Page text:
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The cost of globalization; manufacture at home

I hope you are doing well in your physical separation. My wife, Lynnda has always enjoyed doing jigsaw puzzles. Now I am helping her. It is more enjoyable and thought provoking than I thought. It is a project we can do together. I hope you are housebound with people you like and enjoy being with.

I remember the title of the first book I was required to read in college at WVU. (other than a text book). It was “TANSTAAFL”. The letters stand for, THERE AIN’T NO SUCH THING AS A FREE LUNCH. Nothing is free! Garth Brooks says in his song How Bad Do You Want It, “There’s always a price to pay no matter what you do.” Over the years I’ve seen we get what we pay for or work for, ultimately. There are no short cuts. I lost a lot of muscle mass all those weeks I was in the hospital and the wheelchair. It is coming back along with my strength. I’m finally starting to run. It took months of hard work. The manager who thinks they can get ahead with dishonesty and treating people badly will find there is always a day of reckoning when they are escorted out of the building by security with a cardboard box. A Hollywood mogul named Harvey learned this the hard way. He is now in prison in New York.

For decades, we lost manufacturing to foreign countries mostly in Asia. Many American companies have moved large segments of their manufacturing and related jobs to countries like China. Look around your office or home and see where most of the products come from. Two of the reasons this happened was the USAs lack of abundant domestic energy and cheap labor over-seas. The USA became a service economy rather than a manufacturing economy. We all benefited from cheaper overseas products like TVs and computers. We became accustomed to cheap products from overseas and our Region became “The Rustbelt”.

The true cost of American companies moving manufacturing overseas is becoming apparent. We lost high wage manufacturing jobs. Now we are learning that 80% of our antibiotics and other pharmaceuticals come from China. Things like N-95 masks, hospital gloves, surgical gowns and medical equipment are manufactured outside the USA because it was perceived as “cheaper” to make them overseas. We really need them now and we are at the mercy of others to supply them. Companies are beginning to learn the problem of long global supply chains when they have to shut down an assembly line because they can’t get a critical part from overseas due to the virus. What other critical items will we find in short supply because they are no longer manufactured here?

We learned from the Arab oil embargo in 1970s and the energy crisis of the early 2000s what happens when we depend on OPEC for our energy. We are even more dependent on China for our rare earth elements required in most electronic items. Almost all of the rare earth metals we use come from China. Windmills and solar panels require rare earth metals. If we move to more renewables we could become more dependent on China than we were on OPEC. Most of the products we use every day are plastic or petrochemical based. Cars today are more glued together then welded because of the amount of plastic they contain. The feed stock for plastic is oil and natural gas. It is essential for us to have a strong US oil and gas industry to avoid going back to the days of OPEC being in control of our energy and product cost.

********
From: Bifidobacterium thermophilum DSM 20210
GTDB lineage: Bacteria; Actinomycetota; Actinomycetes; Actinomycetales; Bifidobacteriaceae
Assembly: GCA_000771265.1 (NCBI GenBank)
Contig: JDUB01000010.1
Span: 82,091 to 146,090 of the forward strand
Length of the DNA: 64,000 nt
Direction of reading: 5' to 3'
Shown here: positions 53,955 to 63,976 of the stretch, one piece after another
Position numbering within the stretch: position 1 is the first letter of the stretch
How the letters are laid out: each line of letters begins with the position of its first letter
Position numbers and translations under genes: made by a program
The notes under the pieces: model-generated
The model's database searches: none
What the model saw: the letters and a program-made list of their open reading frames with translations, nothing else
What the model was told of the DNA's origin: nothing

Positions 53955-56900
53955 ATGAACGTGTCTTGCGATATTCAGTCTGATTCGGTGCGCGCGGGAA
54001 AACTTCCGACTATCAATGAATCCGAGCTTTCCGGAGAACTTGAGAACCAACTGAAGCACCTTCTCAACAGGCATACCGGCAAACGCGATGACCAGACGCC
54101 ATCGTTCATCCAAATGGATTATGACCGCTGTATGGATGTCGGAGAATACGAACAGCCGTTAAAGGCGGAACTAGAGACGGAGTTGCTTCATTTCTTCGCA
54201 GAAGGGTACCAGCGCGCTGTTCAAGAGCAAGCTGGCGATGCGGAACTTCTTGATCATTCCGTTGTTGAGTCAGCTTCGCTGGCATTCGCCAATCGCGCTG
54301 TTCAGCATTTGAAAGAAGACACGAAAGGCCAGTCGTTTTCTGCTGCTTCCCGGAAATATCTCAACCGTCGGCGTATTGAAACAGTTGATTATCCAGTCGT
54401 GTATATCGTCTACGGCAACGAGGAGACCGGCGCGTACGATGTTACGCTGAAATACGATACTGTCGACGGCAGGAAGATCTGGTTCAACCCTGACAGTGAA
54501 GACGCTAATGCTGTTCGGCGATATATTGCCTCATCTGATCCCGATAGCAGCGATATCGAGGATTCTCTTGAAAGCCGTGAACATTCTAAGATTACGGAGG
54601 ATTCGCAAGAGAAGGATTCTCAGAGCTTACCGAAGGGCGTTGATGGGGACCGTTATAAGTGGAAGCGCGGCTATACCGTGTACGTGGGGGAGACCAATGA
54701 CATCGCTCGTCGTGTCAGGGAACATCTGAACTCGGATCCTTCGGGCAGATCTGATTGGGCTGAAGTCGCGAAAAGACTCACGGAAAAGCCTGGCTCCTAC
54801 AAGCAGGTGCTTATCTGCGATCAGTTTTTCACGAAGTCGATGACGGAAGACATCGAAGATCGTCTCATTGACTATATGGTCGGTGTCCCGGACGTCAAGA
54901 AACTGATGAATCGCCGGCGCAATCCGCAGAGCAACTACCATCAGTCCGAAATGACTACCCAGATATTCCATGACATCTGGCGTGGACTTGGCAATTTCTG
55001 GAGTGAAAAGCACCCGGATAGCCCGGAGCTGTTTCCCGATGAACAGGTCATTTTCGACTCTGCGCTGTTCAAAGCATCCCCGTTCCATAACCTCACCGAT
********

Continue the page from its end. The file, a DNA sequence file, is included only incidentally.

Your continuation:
The Shale Revolution gave the us abundant affordable energy needed to begin to bring manufacturing back to the region.

Automation and advanced manufacturing help us compete with cheap labor costs overseas and are beginning to create the high tech, high wage jobs we desperately need.

This is the marketing message Shale Crescent USA is carrying to the world. US companies moved manufacturing to places like China because of cheap labor. China has been the low-cost producer for decades. China and the rest of Asia get their energy from OPEC, Russia or the USA. Much of their energy and feedstock now comes from the USA.

Then they ship products back to the USA. Companies in the Shale Crescent USA are literally on top of their energy and feedstock and in the middle of their customers. They have a logistical advantage. With advanced manufacturing and automation, the world has changed. The cheapest place to manufacture in order to supply the US market has changed.

Everyone’s focus is getting through this Covid-19 crisis. Companies are managing the crisis, securing their company and people. On a recent National Speakers Association Town Hall call the focus was helping speakers, who are mostly small business owners survive the next six months because of the cancellation of meetings and conferences.

Expect to hear more about “on shoring,” bringing manufacturing back to the USA. Companies in our Region are now making hand sanitizer, masks, face shields, ventilators and other products.

They are stepping up to help in a time of crisis. This Region can also be the key player in the long-term solution of bringing manufacturing of critical national security and public health items back to the USA. Companies everywhere need to learn the most cost-effective way to serve the US market is to manufacture here.

Stay safe. Stay physically separated. Stay positive. Call a friend. Help someone. Many churches are finding was to come together virtually. Now more than ever we need God and we need each other.

Kozera, gkozera@shalecrescentusa.com, is the director of marketing and sales for Shale Crescent USA. He is a professional engineer with a master’s in environmental engineering who has over 40 years’ experience in the energy industry. He is the author of four books and numerous published articles.

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